One of the best ways to preserve the fresh flavors of herbs is to create a pesto.
While my plants appreciated the rain this summer, we could have done without the flooding throughout the city.
The herbs I started this season are springing up to their mature heights. I’ve got a couple varieties of basil, mint, parsley and even tender marjoram.
With any amount of basil growing in your garden, let alone any other fresh herbs, you’re always presented with a huge amount of greenery to harvest. One of the best ways to preserve the fresh flavors of these herbs is to create a pesto.
While the classic Pesto Genovese contains Genovese basil, extra virgin olive oil, two grainy grating cheeses (parmigiano and pecorino), pine nuts, garlic and salt, there are other variations that can be explored, and the fundamental basic combination of oil and fresh herbs is the key.
Basic Pesto Recipe
- 2 cups fresh herb leaves, packed in snugly
- ⅔ cup extra virgin olive oil
- 2 cloves garlic
- Kosher salt + fresh black pepper to taste
Additionally, you can add:
- ¼ cup lightly toasted nuts (try blanched almonds if you’re allergic to tree nuts like me)
- ½ cup grated parmigiano, pecorino or grana padano (or other piquant aged, grated cheese)
1. Combine all ingredients in a food processor or blender and process until smooth and well combined.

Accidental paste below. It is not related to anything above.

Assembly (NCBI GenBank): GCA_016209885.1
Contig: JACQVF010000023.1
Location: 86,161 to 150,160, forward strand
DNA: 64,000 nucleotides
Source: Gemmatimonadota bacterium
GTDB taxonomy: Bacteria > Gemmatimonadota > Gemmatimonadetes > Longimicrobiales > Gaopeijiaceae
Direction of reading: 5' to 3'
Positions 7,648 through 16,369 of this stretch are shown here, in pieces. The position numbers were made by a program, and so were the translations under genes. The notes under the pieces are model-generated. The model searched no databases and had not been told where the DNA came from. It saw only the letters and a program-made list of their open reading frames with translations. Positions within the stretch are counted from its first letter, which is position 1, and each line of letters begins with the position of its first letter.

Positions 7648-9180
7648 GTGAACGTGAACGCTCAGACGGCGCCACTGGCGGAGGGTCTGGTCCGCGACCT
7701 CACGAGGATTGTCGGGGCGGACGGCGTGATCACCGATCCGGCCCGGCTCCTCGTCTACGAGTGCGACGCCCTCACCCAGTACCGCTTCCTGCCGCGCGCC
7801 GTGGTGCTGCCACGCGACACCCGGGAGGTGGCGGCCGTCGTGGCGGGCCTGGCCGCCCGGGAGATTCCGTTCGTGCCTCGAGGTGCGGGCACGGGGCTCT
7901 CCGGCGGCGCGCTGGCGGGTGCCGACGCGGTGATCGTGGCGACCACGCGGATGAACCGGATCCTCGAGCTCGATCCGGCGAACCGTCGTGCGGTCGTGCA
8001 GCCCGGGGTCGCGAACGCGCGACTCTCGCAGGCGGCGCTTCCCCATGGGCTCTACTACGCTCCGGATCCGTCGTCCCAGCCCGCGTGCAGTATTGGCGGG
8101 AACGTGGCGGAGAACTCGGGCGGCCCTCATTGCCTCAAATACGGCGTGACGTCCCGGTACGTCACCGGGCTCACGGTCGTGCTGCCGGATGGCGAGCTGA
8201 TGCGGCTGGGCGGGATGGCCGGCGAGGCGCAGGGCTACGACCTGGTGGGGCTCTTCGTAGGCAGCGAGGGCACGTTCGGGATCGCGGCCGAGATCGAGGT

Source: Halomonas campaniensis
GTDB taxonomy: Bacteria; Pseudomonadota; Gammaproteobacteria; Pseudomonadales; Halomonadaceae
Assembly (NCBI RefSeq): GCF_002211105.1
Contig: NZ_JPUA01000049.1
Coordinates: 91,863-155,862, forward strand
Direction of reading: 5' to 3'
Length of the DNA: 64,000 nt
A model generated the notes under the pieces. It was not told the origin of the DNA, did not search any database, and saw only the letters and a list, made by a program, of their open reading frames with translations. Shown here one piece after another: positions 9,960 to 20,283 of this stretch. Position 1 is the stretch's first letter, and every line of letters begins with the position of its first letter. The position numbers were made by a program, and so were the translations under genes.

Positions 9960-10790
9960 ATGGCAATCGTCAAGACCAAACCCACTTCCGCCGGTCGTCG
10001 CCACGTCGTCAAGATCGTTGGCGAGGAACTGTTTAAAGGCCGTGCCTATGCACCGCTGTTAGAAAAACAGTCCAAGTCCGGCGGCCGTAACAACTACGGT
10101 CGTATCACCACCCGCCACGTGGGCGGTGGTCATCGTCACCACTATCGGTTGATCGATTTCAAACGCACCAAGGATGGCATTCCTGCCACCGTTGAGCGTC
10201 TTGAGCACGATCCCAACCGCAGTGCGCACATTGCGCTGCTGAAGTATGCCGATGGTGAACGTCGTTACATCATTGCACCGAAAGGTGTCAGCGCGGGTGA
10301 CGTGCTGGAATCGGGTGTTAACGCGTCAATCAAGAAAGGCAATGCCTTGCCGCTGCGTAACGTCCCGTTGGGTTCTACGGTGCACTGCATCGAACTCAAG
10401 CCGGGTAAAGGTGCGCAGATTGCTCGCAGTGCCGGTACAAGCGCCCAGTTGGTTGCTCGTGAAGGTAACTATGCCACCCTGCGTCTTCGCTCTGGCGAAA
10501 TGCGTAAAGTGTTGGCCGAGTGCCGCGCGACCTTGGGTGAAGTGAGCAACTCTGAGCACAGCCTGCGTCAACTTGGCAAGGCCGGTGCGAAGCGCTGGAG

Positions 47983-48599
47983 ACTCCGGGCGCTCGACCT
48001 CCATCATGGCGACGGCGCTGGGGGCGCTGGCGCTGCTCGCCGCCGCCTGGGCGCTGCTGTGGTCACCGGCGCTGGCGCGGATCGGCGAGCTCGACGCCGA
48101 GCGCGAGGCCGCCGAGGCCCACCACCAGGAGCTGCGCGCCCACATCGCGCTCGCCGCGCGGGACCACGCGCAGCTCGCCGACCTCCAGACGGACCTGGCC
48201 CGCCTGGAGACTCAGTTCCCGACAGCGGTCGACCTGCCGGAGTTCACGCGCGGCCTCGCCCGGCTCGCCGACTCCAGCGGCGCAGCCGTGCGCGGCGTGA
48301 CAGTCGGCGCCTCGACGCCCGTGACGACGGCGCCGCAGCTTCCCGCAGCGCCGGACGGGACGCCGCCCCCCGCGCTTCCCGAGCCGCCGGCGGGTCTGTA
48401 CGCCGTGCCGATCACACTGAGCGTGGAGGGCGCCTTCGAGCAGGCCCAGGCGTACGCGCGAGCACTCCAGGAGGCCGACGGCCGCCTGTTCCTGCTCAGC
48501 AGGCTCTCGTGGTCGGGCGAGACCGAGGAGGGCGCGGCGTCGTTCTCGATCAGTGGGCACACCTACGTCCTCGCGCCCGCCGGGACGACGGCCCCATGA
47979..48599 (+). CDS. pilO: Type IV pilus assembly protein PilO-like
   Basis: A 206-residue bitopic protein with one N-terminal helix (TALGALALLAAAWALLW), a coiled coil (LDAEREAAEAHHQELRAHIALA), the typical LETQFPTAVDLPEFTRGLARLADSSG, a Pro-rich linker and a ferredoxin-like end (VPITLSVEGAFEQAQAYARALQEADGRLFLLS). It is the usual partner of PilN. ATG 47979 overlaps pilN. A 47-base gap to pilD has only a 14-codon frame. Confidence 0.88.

2. Transfer to an airtight storage container; use promptly.
3. To prepare container; seal tightly.
A classic basil pesto will be delicious on pasta as a simple dish or as a component on a larger plate; it’s also an excellent complement to fresh tomatoes from your garden.
Parsley pesto is delicious on dishes with dark, rich flavors for a bright finish, especially around Passover.
Cilantro pesto, fortified with a little lime juice, brings the flavor for Mexican dishes — or, together with lemon juice, it isn’t out of place in the Sephardi culinary repertoire.
Mixing your herbs up is also always good: Basil pesto can be stretched and amplified with some amount of parsley (¼ or ⅓ of the total herb amount, for a start); and a pesto of fine herbs (parsley, chervil, chives and tarragon) brings intensely French flavors to the plate. Experiment and preserve the fresh tastes of summer for later enjoyment.
Chef Aaron blogs about his garden on the Facebook page of the Isaac Agree Downtown Synagogue. Reprinted with permission.